Maybe this is an obvious thing to say, but “depressed in space alone” movies are really just movies about being depressed, period. They’re about humans struggling to make peace with our mortality, with how we ultimately must face death alone and how we’re all just the universe’s bitch, unable to fully control the arc of our journey, no matter how hard we try. So I suppose there’s a bit of rude Schadenfreude involved in loving these movies as well: I’m trapped and depressed on our rapidly deteriorating crypto-fascict planet, but you, Matthew McConaughey, are trapped and depressed … in space! I can turn to my friends and complain about the meaninglessness of life, but George Clooney, all you have is a hallucination of your dead wife. Sucks, dude!
There are, of course, exceptions to the rule that all “depressed in space alone” movies are good: Passengers was an atrocity, and Matt Damon cared about crops a little too much for my taste in The Martian. But earlier this month, another fantastic “depressed in space alone” movie entered the pantheon: a Swedish indie sci-fi film (four sweeter words never existed) called Aniara snuck into theaters and onto VOD. Popular opinion is that it’s a rather harrowing film, as is the Swedes’ way (RIP Ingmar Bergman, who would have absolutely made this movie if he were still alive). Reviewers have been calling it “relentless, brutal fatalism,” a “one-way ticket into the abyss,” and “soul-crushing.” I watched it on Tuesday with a glass of rosé in hand and followed it with one of the best nights of sleep in my life. I don’t mean this as a weird flex, like some Tarantino bro who won’t stop telling you how he doesn’t think Pulp Fiction is “that violent,” but rather as a statement of fact that should probably scare both you and my therapist.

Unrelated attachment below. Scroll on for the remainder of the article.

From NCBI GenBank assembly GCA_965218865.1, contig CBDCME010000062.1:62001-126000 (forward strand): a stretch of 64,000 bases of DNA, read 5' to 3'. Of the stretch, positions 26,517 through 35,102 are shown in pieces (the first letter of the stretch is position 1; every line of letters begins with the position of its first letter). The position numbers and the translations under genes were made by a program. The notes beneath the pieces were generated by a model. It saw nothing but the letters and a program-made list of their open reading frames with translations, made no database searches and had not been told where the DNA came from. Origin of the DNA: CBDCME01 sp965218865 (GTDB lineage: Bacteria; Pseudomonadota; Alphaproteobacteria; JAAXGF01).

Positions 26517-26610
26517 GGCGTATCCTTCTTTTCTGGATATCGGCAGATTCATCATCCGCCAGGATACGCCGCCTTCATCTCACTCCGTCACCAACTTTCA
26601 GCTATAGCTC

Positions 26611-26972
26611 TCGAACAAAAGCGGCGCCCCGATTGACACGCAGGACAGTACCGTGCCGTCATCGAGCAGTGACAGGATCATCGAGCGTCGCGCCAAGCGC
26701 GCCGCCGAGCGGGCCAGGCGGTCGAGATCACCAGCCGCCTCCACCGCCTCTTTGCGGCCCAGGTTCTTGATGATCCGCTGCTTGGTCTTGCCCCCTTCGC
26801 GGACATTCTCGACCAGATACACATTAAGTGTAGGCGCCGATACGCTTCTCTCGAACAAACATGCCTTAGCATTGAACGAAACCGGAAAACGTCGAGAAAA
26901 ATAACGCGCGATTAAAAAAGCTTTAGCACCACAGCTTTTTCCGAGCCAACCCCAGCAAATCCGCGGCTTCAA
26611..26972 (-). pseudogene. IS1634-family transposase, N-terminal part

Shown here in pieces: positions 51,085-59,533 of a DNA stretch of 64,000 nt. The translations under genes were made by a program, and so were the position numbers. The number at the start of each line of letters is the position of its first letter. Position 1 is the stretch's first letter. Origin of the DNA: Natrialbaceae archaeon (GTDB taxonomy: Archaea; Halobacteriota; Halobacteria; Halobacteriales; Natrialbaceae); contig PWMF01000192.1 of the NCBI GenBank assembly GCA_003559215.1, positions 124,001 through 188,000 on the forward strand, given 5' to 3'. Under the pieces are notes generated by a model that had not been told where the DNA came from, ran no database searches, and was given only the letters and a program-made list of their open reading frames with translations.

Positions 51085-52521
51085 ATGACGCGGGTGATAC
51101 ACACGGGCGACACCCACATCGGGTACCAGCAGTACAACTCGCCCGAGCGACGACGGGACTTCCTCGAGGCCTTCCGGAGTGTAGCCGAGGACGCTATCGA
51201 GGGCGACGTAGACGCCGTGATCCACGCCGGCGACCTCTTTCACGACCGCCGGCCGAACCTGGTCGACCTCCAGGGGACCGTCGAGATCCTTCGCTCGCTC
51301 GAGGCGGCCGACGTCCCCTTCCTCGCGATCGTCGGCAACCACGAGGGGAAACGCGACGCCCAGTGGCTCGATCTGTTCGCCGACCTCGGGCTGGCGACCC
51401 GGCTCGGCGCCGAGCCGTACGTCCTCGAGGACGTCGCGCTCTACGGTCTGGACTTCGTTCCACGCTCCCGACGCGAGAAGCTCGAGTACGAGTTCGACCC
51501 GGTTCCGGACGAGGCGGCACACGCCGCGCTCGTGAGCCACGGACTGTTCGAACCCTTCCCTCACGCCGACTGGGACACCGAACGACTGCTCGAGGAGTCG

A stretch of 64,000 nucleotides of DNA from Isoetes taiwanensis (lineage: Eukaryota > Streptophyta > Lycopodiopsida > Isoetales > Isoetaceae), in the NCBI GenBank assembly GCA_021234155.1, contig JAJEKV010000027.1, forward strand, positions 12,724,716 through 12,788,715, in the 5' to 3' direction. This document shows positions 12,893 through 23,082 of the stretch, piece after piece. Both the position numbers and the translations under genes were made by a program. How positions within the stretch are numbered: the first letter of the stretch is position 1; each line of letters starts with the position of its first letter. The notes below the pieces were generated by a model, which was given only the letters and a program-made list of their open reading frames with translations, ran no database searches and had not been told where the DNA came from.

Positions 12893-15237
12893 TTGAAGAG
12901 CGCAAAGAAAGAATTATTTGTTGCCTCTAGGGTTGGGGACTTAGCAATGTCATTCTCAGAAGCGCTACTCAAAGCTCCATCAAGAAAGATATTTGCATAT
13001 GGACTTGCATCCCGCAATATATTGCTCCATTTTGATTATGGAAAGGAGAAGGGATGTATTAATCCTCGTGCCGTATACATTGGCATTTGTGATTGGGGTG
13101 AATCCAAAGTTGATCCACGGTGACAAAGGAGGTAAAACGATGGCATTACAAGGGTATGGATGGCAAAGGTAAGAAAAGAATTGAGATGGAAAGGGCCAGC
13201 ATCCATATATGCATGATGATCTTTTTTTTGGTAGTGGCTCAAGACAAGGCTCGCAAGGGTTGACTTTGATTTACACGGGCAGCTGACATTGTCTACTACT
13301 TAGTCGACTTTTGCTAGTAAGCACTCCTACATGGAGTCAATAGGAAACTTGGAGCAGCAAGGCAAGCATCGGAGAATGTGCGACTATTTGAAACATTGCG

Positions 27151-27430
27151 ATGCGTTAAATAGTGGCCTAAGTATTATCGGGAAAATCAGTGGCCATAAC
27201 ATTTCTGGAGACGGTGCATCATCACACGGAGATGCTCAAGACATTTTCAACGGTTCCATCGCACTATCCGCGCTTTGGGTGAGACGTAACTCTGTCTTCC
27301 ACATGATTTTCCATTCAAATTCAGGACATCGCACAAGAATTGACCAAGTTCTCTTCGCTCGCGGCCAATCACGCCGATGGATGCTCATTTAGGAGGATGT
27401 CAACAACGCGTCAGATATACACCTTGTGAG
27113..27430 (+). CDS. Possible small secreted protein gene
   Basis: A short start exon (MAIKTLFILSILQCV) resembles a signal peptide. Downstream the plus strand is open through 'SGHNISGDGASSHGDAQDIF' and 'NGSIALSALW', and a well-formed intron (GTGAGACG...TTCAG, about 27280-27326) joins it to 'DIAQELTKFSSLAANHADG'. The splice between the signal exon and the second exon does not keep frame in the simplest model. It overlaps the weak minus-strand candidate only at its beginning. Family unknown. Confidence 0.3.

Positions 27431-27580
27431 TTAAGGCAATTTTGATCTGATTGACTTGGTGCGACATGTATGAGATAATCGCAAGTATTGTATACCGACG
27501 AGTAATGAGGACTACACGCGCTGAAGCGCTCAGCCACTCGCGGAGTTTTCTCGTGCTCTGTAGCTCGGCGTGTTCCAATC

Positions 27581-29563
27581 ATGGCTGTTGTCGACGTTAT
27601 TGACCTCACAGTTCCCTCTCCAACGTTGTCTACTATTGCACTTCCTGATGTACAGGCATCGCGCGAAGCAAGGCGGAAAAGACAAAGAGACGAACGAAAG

Aniara, based on Harry Martinson’s 1956 poem cycle, follows a ship of the same name that departs an Earth ravaged by climate change; it’s full of passengers who are burned by the sun and desperate for a new life on Mars. Our relentlessly plucky protagonist, Mimaroben (Emelie Jonsson), is onboard the Aniara as a staff member, running a sort of hologram program called Mima that soothes passengers by showing them lifelike images of the planet they once knew. A few minutes into the film, a piece of space debris knocks the ship off course. The captain assures the passengers they’ll find a “celestial body” to bounce off of in a few years’ time — but a few years soon turns into much, much longer. Food becomes scarce. People start killing themselves in record numbers. Cults form, followed (naturally) by orgies.